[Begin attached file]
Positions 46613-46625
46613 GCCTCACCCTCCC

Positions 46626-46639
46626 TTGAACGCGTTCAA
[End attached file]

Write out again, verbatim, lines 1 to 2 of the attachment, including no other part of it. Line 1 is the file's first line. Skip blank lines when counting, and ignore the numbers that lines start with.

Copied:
Positions 46613-46625
46613 GCCTCACCCTCCC